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Francine LeClercq

mise en [s]cène


GHOST IN THE MACHINE Francine LeClercq, mise en [s]cène, September 4-29, 2007 Soho20Chelsea Gallery, New York

Ali Soltani 3

In the thick of opalescence, as if we are suddenly brought in to witness the posthumous findings of an autopsy, a group of things: some lexical, some material, carefully arranged, some fixed, some indeterminate; intentioned, spontaneously, coincidentally, in a rare consortium of words and image, evidently, audibly, mutely, point, form, charge, discharge a dimmed sparsed re-collection that blurts out in various curious sound forms: The Cenacolo or, The Last Supper; in some inflected form it has the sound and shape of La Cène; a less quaint one sounds something like, Shom-eh Akhar. But what is it doing here?! First a few words on The Last Super: Roughly 480 cm x 880 cm, the picture was painted by Leonardo da Vinci between 1495 and 498 for the refectory of Santa Maria Delle Grazie in Milan (Fig. 1). Like the central figure it depicts, the painting is chronologically flanked by a long list of works that predate it and those done in its aftermath. As early as 1517, that is less than twenty years after its completion, evident cracks and flakes appear on its surface. In 1568, the Italian architect/ painter, Giorgio Vasari lamented that: “there remains nothing but a blurred stain”. In 1584 Gian Paolo Lomazzo in his Trattoria Dell’arte della Pittura, Scoultura et Archittetura, declared that “the painting is in a state of


total ruin�. Interestingly Lomazzo had gone blind seven years before breaking the news so his account must have either relied on his earlier recollections or by way of word through friends and colleagues. What is extraordinary, the irreversible truth is that this most talked about of all paintings in which the slightest gesture has sent all in a frenzy in feverish pursuit of its subject stirring dispute amongst the artists, writers, Fig. 1 Leonardo da Vinci

The Last Supper, 1495-98 Refectory of Santa Maria Delle Grazie, Milan

poets, historians, the moral police and the scientist; the painting that in spite of itself has served as the evidence par excellence of so many findings, the famous Cenacolo, had long ago quietly departed the frozen uproar of its devoted narrators, virtually non existent when they erupted. The observer who is finally let in after long queue might be unprepared, unaware that if allowed to see the work in its authentic present state stripped bare of the mascara of its restorers, the thing the blessed gaze would encounter is likely to be a nebula of pigments powdered across a seemingly immeasurable void, with no discernible protagonist, no apostles, no sign of annunciation, no sacrament; and where is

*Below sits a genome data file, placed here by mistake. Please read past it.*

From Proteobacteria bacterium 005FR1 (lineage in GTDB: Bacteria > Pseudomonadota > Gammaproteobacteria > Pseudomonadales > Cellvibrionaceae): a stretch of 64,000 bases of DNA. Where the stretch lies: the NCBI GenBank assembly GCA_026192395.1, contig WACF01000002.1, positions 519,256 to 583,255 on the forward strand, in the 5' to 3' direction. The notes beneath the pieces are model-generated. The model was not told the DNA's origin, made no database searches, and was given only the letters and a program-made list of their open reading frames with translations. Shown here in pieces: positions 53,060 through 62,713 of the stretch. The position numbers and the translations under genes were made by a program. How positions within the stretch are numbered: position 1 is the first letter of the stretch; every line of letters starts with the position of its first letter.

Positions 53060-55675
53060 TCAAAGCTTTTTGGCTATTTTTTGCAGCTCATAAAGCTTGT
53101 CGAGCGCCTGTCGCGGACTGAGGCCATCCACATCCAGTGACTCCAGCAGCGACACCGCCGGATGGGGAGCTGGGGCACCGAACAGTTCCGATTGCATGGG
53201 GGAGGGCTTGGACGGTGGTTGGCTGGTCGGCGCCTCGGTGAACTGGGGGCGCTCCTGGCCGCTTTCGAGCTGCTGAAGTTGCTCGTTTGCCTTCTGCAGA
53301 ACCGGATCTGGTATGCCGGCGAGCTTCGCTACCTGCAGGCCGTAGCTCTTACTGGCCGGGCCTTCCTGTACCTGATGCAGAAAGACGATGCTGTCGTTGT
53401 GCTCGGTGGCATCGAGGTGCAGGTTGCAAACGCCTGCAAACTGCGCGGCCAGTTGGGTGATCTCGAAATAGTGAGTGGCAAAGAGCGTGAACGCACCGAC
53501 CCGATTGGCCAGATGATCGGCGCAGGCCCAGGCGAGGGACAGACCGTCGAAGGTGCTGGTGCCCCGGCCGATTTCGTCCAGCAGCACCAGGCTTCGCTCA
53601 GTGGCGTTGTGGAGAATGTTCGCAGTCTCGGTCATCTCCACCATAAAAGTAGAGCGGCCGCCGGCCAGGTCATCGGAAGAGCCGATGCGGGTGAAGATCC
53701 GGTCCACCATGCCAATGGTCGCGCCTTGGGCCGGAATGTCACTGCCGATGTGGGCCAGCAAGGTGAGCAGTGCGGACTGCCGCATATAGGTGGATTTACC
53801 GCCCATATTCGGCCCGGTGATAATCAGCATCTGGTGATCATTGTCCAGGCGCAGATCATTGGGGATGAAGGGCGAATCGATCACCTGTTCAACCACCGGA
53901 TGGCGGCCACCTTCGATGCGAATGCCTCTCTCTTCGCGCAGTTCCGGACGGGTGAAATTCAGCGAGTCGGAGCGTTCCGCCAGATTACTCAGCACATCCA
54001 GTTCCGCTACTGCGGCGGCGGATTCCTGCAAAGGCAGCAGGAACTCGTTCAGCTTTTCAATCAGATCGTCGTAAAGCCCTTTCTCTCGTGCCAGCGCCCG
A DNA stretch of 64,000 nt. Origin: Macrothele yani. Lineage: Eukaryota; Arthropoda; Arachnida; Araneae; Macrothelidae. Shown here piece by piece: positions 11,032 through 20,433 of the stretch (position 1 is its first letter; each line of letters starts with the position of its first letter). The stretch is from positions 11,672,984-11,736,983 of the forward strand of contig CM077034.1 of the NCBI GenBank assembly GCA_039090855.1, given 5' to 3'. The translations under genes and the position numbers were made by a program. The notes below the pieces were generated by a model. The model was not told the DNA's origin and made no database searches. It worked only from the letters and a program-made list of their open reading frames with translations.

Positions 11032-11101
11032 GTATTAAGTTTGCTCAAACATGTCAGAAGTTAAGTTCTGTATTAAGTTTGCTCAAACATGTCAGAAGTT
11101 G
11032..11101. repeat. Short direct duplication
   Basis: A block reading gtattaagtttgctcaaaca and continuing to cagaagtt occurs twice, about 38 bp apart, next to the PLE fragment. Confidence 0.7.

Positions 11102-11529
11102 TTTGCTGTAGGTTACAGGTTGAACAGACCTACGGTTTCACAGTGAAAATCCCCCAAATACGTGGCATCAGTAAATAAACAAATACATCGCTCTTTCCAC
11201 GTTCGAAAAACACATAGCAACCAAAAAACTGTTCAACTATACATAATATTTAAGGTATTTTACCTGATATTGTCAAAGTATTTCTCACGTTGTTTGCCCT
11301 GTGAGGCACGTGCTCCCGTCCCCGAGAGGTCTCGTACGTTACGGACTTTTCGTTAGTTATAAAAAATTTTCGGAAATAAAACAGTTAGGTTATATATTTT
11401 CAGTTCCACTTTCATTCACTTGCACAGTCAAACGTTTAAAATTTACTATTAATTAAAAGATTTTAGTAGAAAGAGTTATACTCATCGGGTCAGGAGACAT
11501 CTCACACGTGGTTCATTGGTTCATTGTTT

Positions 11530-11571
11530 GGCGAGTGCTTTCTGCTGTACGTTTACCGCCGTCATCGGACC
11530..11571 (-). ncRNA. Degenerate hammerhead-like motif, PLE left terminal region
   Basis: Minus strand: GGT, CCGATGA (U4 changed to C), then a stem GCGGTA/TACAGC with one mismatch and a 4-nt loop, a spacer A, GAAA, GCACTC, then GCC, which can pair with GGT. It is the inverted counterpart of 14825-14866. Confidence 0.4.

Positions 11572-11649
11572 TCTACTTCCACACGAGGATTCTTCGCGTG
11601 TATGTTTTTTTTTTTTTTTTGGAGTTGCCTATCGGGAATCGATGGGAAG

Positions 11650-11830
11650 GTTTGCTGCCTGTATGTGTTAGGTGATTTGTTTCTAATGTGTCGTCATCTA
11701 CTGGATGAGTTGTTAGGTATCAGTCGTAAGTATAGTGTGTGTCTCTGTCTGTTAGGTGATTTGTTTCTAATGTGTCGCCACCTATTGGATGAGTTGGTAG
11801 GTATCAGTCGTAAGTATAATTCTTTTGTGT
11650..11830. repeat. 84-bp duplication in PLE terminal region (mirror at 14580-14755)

Fig. 2 Ali Soltani

Imagined remains of The Last Supper of Leonardo da Vinci (computer simulation)

the genius in that? The semblance must do, it is more plausible, more aligned with our inherited memory. All is needed is a little boost of authenticity issued by the proper authorities for the right price of course, a good waiting in line and fifteen minutes of allotted time with the Maestro’s masterpiece; the observer is rejuvenated. In all irony, the truly genuine depiction of the inherently commodified and kitsch aspect of The Last Supper has been made evident in none other but Andy Warhol’s tour de force exhibit at the Palazzo Stellino directly across the street from the church where the departed Cenacolo was first painted. To speak in such terms however is to render the work strictly visual, an attribute of which we only have an


after image, whereas the refectory of Santa Maria delle Grazie for which the work was tailored, made its outward extrusion and the sole survivor that bears upon it the trace of the maestro’s touch, has hosted, confided and spawned the thoughts of generations of spectators, from the monks who joined the supper and shared their bread, the chained prisoner when at

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the dusk of the 18th century the refectory was turned to a prison for a brief period, the expert with the scalpel and the rejuvenated observer.

Fig. 3 Francis M. Naumann

Refectory imagined from inside the painting of Leonardo da Vinci

510 years later in New York, for her third solo Francine LeClercq presents a scenario, a kind of machine-ry in which disparate disjointed parts conjointly ignite a certain thing, a certain readability that might or might not sum to a meaning but nonetheless point to the condition of its existence. This dichotomy between existence and meaning, the relation and oppositions between some thing and what it signifies, the subject and its decalogue or the artificial collection of rules and codes that frames, validates and crops its possibility Ă  la Paul Valery is at the same time the contrasting schism that prevents the formation of an image into a single whole; the work of Francine leClercq is never complete, its fragmentary nature only temporal contingent upon the presence and biases of a single viewer; conjoined with another, our collective notion of the work would resemble the molecular state in liquids, loosely held, flowing to find its final form within the confines of its vessel whether that be a single stretcher or the space where its placed. However, where in the former the tentative contingency of the work was warranted by a seemingly wet and viscid state of acrylic and the resulting peekaboo of the incidental appearance of the viewer on a reflective puddle-like surface (Fig. 4); In the latter, this reciprocity is charted along the moving path of the viewer, in other words, the viscous element is the spectator itself leaving its